Richard Pettigrew grew up in Edinburgh. Between 1999 and 2003, he read Mathematics and Philosophy at University of Oxford. After that, he moved to Bristol, reading for an MA in Philosophy (2003-4) and then a PhD in Mathematical Logic (2004-8). From 2008 until 2011, he was a British Academy Postdoctoral Fellow in the Department of Philosophy at University of Bristol; in 2011, he was appointed to a Lectureship there. In 2012, he was appointed to a Readership and, in 2014, he became Professor of Philosophy. Between 2014-5, he acted as Head of Department.

Richard’s research has moved from the proof theory of set theory and bounded arithmetic through the philosophy of mathematics and modal logic to formal epistemology and the foundations of statistics and, most recently, into decision theory. Over the past four years, his research has been funded by an ERC Starting Researcher grant, Epistemic Utility Theory: Foundations and Applications, which has allowed him to study how we might motivate and justify certain principles of rational probabilistic reasoning by considering the extent to which our probabilistic beliefs get close to the truth. In his future work, he hopes to focus on the decision theory of major like decisions, such as becoming a parent, choosing a career, or choosing to undergo risky medical treatment.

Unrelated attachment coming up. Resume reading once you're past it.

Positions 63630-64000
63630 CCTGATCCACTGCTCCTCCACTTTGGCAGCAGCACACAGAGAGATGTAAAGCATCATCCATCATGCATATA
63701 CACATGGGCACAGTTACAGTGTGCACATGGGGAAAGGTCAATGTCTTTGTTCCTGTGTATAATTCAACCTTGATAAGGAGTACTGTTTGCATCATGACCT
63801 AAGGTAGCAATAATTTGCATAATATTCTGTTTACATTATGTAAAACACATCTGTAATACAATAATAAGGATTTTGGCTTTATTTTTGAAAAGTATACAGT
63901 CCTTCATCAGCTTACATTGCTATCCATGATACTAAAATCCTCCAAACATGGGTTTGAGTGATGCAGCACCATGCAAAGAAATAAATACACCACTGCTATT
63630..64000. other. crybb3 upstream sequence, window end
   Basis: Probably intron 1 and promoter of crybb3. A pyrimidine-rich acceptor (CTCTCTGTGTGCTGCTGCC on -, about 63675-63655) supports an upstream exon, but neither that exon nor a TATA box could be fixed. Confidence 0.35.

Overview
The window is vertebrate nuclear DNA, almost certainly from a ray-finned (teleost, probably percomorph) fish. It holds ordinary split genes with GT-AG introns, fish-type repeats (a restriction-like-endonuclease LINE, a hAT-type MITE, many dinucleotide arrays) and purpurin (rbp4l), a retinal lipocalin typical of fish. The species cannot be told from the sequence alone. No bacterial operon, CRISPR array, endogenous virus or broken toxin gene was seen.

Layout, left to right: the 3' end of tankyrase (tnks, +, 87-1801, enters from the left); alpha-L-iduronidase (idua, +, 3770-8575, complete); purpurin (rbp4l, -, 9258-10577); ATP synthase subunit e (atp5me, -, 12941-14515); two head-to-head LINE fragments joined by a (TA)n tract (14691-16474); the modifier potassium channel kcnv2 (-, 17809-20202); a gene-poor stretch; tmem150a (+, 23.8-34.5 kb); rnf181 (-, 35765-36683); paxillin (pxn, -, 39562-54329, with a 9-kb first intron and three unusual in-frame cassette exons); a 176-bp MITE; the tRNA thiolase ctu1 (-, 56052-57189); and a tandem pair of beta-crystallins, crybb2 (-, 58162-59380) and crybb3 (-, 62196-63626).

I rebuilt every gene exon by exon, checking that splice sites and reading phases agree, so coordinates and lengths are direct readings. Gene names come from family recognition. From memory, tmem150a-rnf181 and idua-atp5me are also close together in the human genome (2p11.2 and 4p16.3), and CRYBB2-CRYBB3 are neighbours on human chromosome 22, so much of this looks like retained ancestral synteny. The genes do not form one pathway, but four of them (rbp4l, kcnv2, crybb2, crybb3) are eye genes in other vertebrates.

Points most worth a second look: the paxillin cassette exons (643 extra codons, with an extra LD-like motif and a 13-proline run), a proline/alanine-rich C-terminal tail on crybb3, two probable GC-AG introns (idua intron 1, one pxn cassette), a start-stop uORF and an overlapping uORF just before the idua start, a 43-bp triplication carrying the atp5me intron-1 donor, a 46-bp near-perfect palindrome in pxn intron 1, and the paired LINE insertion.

Richard has published academic articles in Philosophical Review, Noûs, Philosophy and Phenomenological Research, Philosophy of Science, Review of Symbolic Logic, and Philosophers’ Imprint, amongst other journals. His first book, Accuracy and the Laws of Credence, is due to be published by Oxford University Press in April 2016.

Richard serves on the committee of the British Society for the Philosophy of Science and the committee of the Analysis Trust. He is a member of the editorial board for Ergo, Philosophia Mathematica, and the Stanford Encyclopedia of Philosophy.